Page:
Coding a DeFi Arbitrage Bot — part 2

14 min readNov 10, 2020

In the first part of this series we explained what arbitrage means in the context of decentralized finance and our chosen bot strategy for spotting profitable opportunities between decentralized exchanges.

In this second and final article we will conclude the arbitrage bot tutorial by diving in the code step by step, and illustrating alternative strategies and future improvements that readers could use in order to make the bot production ready, i.e. profitable.

Before we dive in, lets make a clarification about why the bot isn’t profitable as is; the code example is fully working and could be run with no customization, however, arbitrage is a zero-sum game, i.e. there is a finite amount of arbitrage opportunities and a lot of people who are competing to find and execute them first. We will see at the end of this article how to customize the bot with additional arbitrage strategies in order to be more competitive and to find opportunities before others do.

Project Structure

The entire bot is made up of just two core files basically:

  • index.js : a node.js app that continuously fetches crypto prices on exchanges looking for arbitrage opportunities, trying to guaranteee that the trade is possible before even attempting to execute it.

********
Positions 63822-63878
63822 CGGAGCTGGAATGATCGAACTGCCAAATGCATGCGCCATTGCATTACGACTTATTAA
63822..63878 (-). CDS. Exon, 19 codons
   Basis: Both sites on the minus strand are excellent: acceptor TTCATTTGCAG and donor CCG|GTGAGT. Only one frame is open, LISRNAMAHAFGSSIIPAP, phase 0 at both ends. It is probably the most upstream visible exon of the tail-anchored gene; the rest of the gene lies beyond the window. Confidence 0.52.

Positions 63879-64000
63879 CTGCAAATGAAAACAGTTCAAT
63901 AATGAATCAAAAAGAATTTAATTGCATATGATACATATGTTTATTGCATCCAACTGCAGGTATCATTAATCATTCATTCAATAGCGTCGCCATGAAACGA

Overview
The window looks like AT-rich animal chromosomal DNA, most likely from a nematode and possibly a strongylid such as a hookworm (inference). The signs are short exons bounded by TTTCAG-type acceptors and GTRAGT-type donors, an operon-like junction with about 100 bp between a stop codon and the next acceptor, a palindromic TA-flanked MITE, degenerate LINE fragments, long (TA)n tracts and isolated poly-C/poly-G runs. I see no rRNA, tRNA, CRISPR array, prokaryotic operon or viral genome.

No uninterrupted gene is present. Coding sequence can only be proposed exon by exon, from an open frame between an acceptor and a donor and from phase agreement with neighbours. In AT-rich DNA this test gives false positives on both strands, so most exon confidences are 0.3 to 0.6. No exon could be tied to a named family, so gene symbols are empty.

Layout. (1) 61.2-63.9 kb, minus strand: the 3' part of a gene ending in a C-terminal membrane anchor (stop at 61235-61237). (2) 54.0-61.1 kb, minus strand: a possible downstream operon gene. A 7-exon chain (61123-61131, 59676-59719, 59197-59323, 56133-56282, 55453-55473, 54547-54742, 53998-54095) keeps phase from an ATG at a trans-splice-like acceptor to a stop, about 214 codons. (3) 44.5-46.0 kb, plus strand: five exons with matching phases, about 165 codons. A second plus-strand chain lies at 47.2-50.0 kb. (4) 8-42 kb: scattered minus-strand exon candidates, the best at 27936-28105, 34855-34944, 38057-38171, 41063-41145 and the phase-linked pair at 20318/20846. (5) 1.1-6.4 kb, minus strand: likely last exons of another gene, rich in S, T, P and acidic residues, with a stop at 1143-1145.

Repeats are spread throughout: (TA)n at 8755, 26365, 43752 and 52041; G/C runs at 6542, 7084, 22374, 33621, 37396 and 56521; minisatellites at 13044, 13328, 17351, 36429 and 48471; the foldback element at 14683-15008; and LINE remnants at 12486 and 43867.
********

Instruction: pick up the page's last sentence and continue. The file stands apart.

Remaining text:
• TradingBot.sol : a smart contract that gets called by the node app only when a profitable arbitrage is found, it will borrow funds with a flashloan and execute trades on decentralized exchanges.

Basic Setup

Deploy TradingBot.sol

In order to interact with the decentralized exchanges’ smart contracts, users need to deploy a smart contract of their own which handles all of the logic, from flashloans to trading.

We assume that readers are already familiar with deploying a smart contract using the Remix IDE, but we have summed up the steps below:

  • Install Metamask browser extension
  • Create an Ethereum Mainnet account with some ETH for paying gas fees.
  • Don’t use your personal account for this, create a new account for the bot in order to limit accidental losses (more on that later).
  • Go to Remix online IDE
  • Paste the smart contract solidity code
  • Compile the code using compiler version 0.5.17.




Oxford-based blockchain and zero knowledge consultancy and auditing firm